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On the back is the 6.7 megapixel camera and LED flash. It is flush with the battery cover, which looks great, but that makes it a little too easy to get fingerprints on the lens (which might cause weird light streaks on your photos). Yes, this is a Carl Zeiss lens and there is a single LED flash.

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Thankfully, the Qi wireless charging battery cover is removable as is the battery. The battery is a BV-T5A model with 2220mAh capacity. That’s different from the BV-T5C battery used in the Lumia 640. Like the Lumia 640’s battery, spares are difficult to find, but there are some on eBay for $28 with a $48 shipping fee. That is much more expensive than the spare batteries you can get for the Lumia 5XX series (BL-5J) which you can get for $5 with free shipping.

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Also found under the battery cover is the Nano-SIM card slot and a MicroSD card slot for expanding the storage. The 16Gb of included storage will probably be enough for many people, but it’s great to have the option of adding additional room for apps, music, videos, and photos.

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Software

The Nokia Lumia 735 ships with Windows Phone 8.1 Update 2 (OS build 8.10.15148.160) as well as Nokia’s “Denim” firmware. You can read more about the operating system in our Windows Phone 8.1 review as well as our Windows Phone 8.0 review, but there are a few new things in the version of the operating system on the Lumia 735 that we weren’t able to test in our original review. For example, there’s a new feature where you can double tap a blank area of the bottom toolbar between the back, start, and search keys and that will put the phone into sleep mode. Combine that with the double-tap to wake feature and you don’t really need the power button anymore. The settings are also organized differentlly and there’s a search field for quickly finding the setting you want to change. Bluetooth keyboards and Miracast display wireless
connectivity are also now supported. Verizon also includes a number of special apps for some of the Verizon services. In fact, the first-boot sequence was modified to enable a number of new dialog windows asking if you want to sign up for some of those Verizon services.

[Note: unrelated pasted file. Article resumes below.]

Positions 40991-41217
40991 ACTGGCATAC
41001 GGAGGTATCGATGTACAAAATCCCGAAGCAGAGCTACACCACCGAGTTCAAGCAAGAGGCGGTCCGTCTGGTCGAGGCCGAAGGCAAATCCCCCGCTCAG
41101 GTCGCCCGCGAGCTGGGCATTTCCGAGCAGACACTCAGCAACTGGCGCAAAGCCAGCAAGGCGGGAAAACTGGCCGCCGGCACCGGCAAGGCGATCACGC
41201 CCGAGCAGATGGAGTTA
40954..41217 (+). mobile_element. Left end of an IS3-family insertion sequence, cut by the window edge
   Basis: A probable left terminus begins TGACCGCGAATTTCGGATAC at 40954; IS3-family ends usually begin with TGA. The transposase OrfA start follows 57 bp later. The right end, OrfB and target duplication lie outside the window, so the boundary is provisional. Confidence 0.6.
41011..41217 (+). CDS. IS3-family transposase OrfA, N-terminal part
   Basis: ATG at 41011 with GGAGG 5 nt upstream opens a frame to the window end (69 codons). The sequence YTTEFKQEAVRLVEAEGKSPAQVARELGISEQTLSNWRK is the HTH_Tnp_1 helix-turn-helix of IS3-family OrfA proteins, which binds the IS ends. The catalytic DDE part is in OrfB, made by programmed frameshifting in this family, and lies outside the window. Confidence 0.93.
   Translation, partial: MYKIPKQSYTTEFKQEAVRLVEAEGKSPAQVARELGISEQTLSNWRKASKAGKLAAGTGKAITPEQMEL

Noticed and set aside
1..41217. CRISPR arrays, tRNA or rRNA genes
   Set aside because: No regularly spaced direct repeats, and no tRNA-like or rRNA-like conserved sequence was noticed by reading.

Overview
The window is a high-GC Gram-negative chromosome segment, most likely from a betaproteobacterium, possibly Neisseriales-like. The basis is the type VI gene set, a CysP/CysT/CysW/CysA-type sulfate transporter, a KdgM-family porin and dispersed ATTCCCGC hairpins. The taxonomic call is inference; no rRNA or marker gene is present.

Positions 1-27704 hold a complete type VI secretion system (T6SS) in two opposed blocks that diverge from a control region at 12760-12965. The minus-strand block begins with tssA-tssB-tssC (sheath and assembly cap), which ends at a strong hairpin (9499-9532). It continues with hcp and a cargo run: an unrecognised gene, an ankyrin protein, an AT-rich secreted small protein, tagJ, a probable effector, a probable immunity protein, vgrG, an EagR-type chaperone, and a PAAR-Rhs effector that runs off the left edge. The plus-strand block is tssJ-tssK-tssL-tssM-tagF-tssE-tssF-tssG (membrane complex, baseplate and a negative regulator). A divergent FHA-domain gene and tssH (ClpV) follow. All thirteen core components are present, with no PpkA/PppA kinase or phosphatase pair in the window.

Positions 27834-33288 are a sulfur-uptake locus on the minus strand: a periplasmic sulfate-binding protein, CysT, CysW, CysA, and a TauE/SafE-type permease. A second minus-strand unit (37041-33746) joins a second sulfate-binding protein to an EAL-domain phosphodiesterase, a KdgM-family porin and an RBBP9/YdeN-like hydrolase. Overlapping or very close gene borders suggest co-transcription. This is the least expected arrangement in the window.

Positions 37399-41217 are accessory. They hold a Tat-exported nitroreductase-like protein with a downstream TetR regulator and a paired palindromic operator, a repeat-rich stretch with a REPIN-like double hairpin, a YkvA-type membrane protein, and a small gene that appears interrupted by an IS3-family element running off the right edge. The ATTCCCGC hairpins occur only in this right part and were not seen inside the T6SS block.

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The “My Verizon Mobile” is a great way to manage your Verizon bill, plan, usage, etc. It does not have a live tile and the user interface seems very badly designed but it will get the job done. It does not have a live tile to show you your usage stats either, so that’s disappointing.

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Verizon doesn’t have visual voicemail that integrates with the phone app on Windows Phone, so they’ve added an extra Verizon-made Voice Mail app. It has a few extra features too. You have a lot more sorting options, you can upgrade to premium voice mail, you can flag voice mails for follow up, you can save voice mails, and they are also transcribed as text! When you save a voicemail it is stored in the “Music/Saved Voice Mail” folder as an AMR file and a text file.

The Verizon Navigator GPS navigation software is also bundled with the phone. The included free version lets you search for points of interests, view maps and get directions. If you want, you can upgrade the software to enable spoken turn-by-turn directions, live traffic, 3D buildings, etc. The upgrade costs $4.99/month or $0.99 for one day. However, you can use the free HERE Drive+ (which is also included) for offline turn-by-turn GPS navigation.

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Camera

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We’ll talk about the front-facing camera on the Lumia 735 first, since last year, that was its big selling point. The 5 megapixel resolution was twice as much as most other phones on the market at the time. However, as you’ll see in the samples below, more pixels doesn’t always mean better image quality. There’s still lots of noise and lack of detail probably due to such a small sensor size.

The 6.7 megapixel camera on the back of the Lumia 735 is okay. There’s a sharpening filter applied to the images, occasional color issues, poor LED flash performance, but that’s par for the course when it comes to smartphones. Plus the Lumia 735 only supports the Lumia Camera 4.9, not version 5. That means you won’t get the cool “Rich Capture” features for adjusting lighting effects and exposure after you take the photo. It does support live images though.

Comparison between the Lumia 735 and Lumia 735.

Comparison between the Lumia 735 and Lumia 735 rear cameras.

In the above 100% crop sample we can see how the Lumia 735’s 6.7 megapixel image compares to the Lumia 640’s 8 megapixel image. Both are not terrible great. We see a lot of software based sharpening, but the amount of detail (or lack of detail) is similar. Also note a color difference between the two cameras.